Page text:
Skip to main content

You are here:

Children with disabilities and their families are being left with Nowhere to Turn

New OCO report shows children are being left in emergency departments, schools and respite centres by desperate parents in an attempt to access vital services

Parents of some children with complex disabilities are making the agonising decision to leave their children behind in hospitals, residential centres and special schools because they can’t access the adequate supports and services they need to care for them at home. Nowhere to Turn, a new report published today by the Ombudsman for Children’s Office (OCO), highlights the plight of some of these children, and how this failure by the State is impacting their right to grow up within their families. These children can then remain in these inappropriate setting for weeks, even months due to the failure by the HSE to ensure an adequate range of placement options if they cannot return home.

In Nowhere to Turn we hear about Shane (14), who is non-verbal and has a severe intellectual disability and ASD, and spent eight weeks in hospital because he had nowhere else to go. Shane had no medical need to be there, but without access to the appropriate supports, his family felt they could no longer manage his increasingly challenging behaviour at home. Another teenager, Emma, who has a mild intellectual disability and ASD, had to live in a respite centre for nine months, after her parents struggled for years to access the right services to help them safely take care of her at home.

In 2020, following our investigation into the case of Jack, a little boy who acquired profound disabilities following a car accident, and was left in a hospital setting for over two years beyond medical need, the OCO made a number of recommendations to the HSE aimed at ensuring no other child would go through the same. However despite accepting, and committing to taking these on, the HSE has still failed to implement key strategic recommendations from the Jack investigation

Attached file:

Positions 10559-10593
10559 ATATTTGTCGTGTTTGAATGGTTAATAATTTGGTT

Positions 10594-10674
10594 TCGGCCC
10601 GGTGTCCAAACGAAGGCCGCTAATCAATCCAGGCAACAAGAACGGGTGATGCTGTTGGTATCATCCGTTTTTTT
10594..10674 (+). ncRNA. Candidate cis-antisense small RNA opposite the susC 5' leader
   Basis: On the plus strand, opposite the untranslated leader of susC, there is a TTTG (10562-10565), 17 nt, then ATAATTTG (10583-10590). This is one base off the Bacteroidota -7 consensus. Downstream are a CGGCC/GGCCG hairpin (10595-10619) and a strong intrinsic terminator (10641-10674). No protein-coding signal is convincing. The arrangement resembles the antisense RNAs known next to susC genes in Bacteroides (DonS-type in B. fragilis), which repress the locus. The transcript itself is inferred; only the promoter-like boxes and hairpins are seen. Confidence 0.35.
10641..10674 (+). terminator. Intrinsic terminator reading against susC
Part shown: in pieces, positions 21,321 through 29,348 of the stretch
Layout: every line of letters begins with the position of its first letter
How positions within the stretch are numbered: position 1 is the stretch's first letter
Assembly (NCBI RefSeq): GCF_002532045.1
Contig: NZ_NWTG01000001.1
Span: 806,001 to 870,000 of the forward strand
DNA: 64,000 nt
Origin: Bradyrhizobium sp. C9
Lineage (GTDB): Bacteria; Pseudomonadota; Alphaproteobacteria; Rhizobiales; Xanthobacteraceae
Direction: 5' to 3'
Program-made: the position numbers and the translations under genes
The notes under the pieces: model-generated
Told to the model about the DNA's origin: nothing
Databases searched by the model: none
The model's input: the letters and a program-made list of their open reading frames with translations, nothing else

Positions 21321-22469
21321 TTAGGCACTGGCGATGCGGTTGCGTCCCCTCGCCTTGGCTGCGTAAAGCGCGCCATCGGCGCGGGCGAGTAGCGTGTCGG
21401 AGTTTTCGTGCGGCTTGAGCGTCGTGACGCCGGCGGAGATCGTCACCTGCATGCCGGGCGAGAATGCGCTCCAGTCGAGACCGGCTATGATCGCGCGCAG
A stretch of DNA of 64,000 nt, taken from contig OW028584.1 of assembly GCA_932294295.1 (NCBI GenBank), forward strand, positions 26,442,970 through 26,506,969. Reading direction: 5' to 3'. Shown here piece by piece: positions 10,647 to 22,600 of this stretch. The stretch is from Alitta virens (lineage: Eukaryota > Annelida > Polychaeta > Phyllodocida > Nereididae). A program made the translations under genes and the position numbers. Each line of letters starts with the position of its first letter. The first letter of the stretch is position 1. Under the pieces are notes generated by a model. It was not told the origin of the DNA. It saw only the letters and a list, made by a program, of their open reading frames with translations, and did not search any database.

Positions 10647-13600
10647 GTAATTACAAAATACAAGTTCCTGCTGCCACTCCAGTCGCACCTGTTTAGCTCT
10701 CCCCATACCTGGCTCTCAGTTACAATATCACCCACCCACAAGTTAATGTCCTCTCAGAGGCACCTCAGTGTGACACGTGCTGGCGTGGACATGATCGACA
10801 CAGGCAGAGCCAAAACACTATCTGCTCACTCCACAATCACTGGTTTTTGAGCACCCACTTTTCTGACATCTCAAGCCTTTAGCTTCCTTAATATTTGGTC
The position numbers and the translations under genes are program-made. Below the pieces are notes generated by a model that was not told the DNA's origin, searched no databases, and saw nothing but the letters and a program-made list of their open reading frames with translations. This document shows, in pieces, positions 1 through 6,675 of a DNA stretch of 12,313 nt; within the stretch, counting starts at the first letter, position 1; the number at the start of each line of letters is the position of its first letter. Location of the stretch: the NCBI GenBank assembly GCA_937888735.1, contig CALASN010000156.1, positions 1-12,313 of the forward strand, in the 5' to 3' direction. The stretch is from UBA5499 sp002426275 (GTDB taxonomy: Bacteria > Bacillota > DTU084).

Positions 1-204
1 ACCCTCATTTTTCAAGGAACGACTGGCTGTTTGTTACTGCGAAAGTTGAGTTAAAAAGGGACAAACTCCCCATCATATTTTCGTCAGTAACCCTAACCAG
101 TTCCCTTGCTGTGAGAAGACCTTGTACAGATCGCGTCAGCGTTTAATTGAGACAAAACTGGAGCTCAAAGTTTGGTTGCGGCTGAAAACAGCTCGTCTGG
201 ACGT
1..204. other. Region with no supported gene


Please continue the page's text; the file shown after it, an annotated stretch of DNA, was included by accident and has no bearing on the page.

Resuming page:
These include developing an assessment process to determine the needs of the child, provide a specific support package for them, and ensure there is ring-fenced funding for these services. We also asked the HSE to ensure they have a range of placement options for medium and long term if children cannot return home. Nearly three years on, the OCO continues to receive complaints from parents of children who, like Jack, due to a lack of strategic planning, are stuck in the wrong setting for too long or left without the right support.

Commenting on the Nowhere to Turn report, the Ombudsman for Children, Dr Niall Muldoon, said:

“These parents are at their wits end trying to access adequate supports and services for their children, and we can see the devastating impact this has on family life as a whole.

“A child’s right to grow up within their family is protected in the Constitution, the UN Convention on the Rights of the Child (UNCRC) and the UN Convention on the Rights of Persons with Disabilities (UNCRPD).

“However, while Jack is now doing well, the failure of the HSE to fully implement our recommendations, means that other children and their families are still not receiving the appropriate supports and services they need. In the most extreme cases, hospital staff told us about three children who spent 368, 205 and 107 days respectively in hospital when they didn’t need to be there.

“We also need to see more consistent inter-agency cooperation between the HSE and Tusla to avoid situations like that of Emma in our report, who had to live in a respite centre for nearly a year when the HSE initially resisted efforts to work with Tusla to find her a suitable residential placement.

“It is clear that much greater commitment and investment is needed from Government to address the issues raised in our report. Families need to be fully resourced and supported to take care of their children at home and shouldn’t have to fight to receive critical respite services. Recent reports of long waiting lists for respite services are piling more pressure on parents, and we know from the latest Health Research Board figures that there are more than 1,300 children and adults in need of overnight respite.

“While we wait for the detail of the proposed expansion of children’s services in the Government’s upcoming Disability Action Plan 2024-2026, it important that there is also an independent monitoring mechanism put in place to ensure these actions are implemented quickly. No other disabled child should ever end up, unnecessarily, in a hospital bed like Shane in our report, a situation described by staff as the ‘wrong place, wrong time, wrong care’.”

Read Nowhere to Turn here

Read Jack’s Case: 2023 Update here